Stress Fracture of the Spine (Spondylolysis)
Updated: 16 hours ago
Overview of Spondylolysis: Index of Suspicion
A stress fracture of the spine, spondylolysis, can be a difficult diagnosis, and therefore needs careful examination and imaging evaluation. As in most things in medicine, there are patterns to watch for when suspecting a stress fracture of the lumbar spine. The first piece of important information is the type of athlete you are dealing with and the volume of activity they are performing. High-risk athletes that do a significant amount of back extension (leaning back), would include gymnasts, dancers, soccer athletes and football lineman. In particular, high-level gymnasts can train 20 or more hours per week. Typically athletes will complain of generalized back pain particularly with back extension activities. Younger healthy patients generally do not complain of any neurologic symptoms such as numbness, tingling or weakness in the legs.
A Logical Approach
If I suspect a stress fracture I take a very deliberate and logical approach. I would obtain an x-ray of the lumbar spine to see if there are any obvious abnormalities causing pain. In general, when the pain is gradual in nature, without trauma, the x-ray is typically normal. There is some debate on the type of views to obtain in a lumbar series, but I would simply order a front and side view (AP and Lateral). It is appropriate to also obtain oblique x-rays as well however due to the low amount of positive findings I try to limit the x-rays to the pelvic region. For simplicity sake ,I will use only the lateral views to illustrate the injury as the anatomy is much easier to understand.
To MRI or Not to MRI
If I have a negative x-ray and high suspicion of a stress fracture I will give the patient and family a few options. If there are financial reasons or personal preference not to get an MRI, I will treat presumptively and recommend rest and physical therapy. If the athlete wishes to continue with sports I will proceed with an MRI. I prefer MRI, if there is no clear fracture, as it is more sensitive at picking up more subtle inflammation in the bone (stress reaction). Additionally an MRI can pick up any incidental findings in the soft tissue such as muscle, nerve or disc. Lastly, an MRI does not have the exposure of radiation that one would get with a CT scan. A CT scan may be helpful once an area of concern is identified to better characterize if a clear fracture is present.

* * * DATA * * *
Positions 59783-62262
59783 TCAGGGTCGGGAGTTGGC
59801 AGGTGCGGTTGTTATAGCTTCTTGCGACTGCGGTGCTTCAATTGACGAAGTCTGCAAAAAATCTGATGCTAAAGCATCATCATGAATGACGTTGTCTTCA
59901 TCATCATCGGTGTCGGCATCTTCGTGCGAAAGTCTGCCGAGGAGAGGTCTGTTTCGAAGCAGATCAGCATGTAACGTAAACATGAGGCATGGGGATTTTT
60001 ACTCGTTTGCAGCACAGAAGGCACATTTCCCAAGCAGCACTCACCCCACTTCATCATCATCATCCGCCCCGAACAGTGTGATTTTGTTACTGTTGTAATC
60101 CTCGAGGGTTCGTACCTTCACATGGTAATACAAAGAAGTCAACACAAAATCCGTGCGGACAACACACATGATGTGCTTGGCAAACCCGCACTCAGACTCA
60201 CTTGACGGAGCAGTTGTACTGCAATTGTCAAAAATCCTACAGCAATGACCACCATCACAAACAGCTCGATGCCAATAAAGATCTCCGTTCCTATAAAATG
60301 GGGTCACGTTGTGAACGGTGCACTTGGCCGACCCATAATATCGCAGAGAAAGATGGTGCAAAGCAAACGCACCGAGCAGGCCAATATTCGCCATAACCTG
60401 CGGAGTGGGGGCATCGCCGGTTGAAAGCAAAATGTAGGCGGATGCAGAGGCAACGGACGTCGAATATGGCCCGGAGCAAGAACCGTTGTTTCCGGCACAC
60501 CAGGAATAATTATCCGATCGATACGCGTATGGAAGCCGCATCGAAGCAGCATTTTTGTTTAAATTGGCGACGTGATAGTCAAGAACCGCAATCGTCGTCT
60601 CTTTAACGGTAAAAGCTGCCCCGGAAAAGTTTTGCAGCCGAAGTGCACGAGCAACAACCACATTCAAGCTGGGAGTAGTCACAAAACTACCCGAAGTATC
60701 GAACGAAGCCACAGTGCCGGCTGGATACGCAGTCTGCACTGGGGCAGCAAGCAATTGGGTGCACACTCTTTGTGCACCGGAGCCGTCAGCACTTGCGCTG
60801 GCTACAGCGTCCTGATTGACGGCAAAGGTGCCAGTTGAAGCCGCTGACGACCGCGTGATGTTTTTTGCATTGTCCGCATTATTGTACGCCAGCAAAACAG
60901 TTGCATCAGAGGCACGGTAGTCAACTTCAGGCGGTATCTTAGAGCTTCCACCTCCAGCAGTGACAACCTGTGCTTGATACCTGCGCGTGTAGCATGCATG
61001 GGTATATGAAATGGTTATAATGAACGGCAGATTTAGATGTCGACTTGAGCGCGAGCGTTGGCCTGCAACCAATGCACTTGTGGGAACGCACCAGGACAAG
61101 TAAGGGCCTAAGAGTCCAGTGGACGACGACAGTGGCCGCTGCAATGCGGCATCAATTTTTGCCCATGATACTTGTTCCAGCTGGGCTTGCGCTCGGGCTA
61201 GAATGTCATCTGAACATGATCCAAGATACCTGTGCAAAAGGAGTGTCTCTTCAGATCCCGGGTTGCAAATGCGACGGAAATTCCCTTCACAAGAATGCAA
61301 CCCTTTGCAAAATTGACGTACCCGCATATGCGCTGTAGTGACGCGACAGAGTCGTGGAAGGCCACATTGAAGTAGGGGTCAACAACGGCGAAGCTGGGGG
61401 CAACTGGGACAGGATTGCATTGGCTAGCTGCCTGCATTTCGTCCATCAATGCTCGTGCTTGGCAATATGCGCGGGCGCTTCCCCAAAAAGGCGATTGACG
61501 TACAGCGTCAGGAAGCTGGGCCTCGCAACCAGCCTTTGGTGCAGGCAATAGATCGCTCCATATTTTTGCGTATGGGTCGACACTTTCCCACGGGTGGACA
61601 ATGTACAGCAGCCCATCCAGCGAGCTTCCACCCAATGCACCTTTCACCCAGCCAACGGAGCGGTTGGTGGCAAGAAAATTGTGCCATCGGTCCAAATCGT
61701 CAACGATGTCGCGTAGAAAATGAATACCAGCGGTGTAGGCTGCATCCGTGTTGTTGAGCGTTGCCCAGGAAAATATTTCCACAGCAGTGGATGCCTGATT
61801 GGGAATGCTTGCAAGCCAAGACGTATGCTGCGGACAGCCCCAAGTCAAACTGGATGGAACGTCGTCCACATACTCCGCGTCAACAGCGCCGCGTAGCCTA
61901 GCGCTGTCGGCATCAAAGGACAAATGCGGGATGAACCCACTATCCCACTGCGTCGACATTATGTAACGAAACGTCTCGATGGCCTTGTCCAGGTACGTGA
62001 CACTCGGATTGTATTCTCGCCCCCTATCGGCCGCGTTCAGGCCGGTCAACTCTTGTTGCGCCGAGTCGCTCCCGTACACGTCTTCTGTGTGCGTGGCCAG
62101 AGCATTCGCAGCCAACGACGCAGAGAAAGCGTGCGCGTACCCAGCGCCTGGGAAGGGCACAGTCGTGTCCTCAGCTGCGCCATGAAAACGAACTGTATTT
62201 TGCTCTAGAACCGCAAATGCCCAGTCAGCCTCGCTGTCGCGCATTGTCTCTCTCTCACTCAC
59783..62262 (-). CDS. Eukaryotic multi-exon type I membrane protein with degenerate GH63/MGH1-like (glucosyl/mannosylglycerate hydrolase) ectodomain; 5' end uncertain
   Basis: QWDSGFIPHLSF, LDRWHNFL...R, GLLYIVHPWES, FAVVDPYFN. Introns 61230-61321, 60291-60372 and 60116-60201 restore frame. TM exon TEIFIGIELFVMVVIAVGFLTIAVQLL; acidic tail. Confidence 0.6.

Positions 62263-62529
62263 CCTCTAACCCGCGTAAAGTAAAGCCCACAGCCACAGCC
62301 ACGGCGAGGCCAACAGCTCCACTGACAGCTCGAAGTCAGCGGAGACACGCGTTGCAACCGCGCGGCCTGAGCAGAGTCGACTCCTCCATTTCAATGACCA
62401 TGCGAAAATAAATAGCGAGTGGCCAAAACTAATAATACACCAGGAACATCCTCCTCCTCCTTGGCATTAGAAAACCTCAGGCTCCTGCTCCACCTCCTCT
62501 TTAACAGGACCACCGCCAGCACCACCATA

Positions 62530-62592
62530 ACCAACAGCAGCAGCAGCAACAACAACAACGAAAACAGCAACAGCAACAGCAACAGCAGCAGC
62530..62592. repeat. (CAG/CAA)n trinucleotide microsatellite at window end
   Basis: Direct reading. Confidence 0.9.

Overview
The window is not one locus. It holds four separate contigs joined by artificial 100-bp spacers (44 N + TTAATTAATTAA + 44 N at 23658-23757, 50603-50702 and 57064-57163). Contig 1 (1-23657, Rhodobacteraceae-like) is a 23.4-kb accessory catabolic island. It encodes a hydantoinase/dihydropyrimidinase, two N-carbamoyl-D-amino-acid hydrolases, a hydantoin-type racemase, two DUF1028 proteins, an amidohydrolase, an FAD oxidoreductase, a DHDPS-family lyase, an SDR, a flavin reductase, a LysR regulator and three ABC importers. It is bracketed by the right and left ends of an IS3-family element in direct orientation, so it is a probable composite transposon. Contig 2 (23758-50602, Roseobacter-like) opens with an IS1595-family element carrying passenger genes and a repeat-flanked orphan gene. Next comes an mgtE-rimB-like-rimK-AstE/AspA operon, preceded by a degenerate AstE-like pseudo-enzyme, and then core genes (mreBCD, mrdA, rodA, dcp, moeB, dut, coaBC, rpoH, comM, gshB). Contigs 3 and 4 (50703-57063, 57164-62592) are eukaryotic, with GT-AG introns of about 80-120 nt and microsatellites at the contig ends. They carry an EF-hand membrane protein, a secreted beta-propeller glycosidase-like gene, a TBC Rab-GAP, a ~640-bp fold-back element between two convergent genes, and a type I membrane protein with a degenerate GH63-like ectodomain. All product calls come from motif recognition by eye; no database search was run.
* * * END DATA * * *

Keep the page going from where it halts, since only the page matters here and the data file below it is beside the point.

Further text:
Spondylolysis Treatment Plan
Once a stress reaction or stress fracture is identified, typically rest is the mainstay of treatment. I usually will recommend the patient completely rest for 6 weeks to ensure that they are pain free. Once the patient is completely pain free, I will have them start physical therapy that works primarily on low back and core strength. One could definitely make the argument to start physical therapy sooner if the patient is pain free at rest. If so, I recommend only therapy exercises that do not cause the patient to extend their back. At 3 months, I will usually progress the patient back to full sports activity if they have been pain free with all physical therapy activities. Some sports medicine physicians will also use a brace during the healing process, but that is not uniformly accepted. In my experience I have had good outcomes with this treatment protocol without needing a brace.
A couple of things to note regarding a spondylolysis. If a patient has a spondylolysis that has previously healed they certainly are susceptible to aggrevation of the injury. It can be difficult to assess whether a stress fracture is new or old and that will factor into the decision regarding imaging. In addition to the fracture there can also be movement of the bone called spondylolisthesis, which will be discussed in another post.
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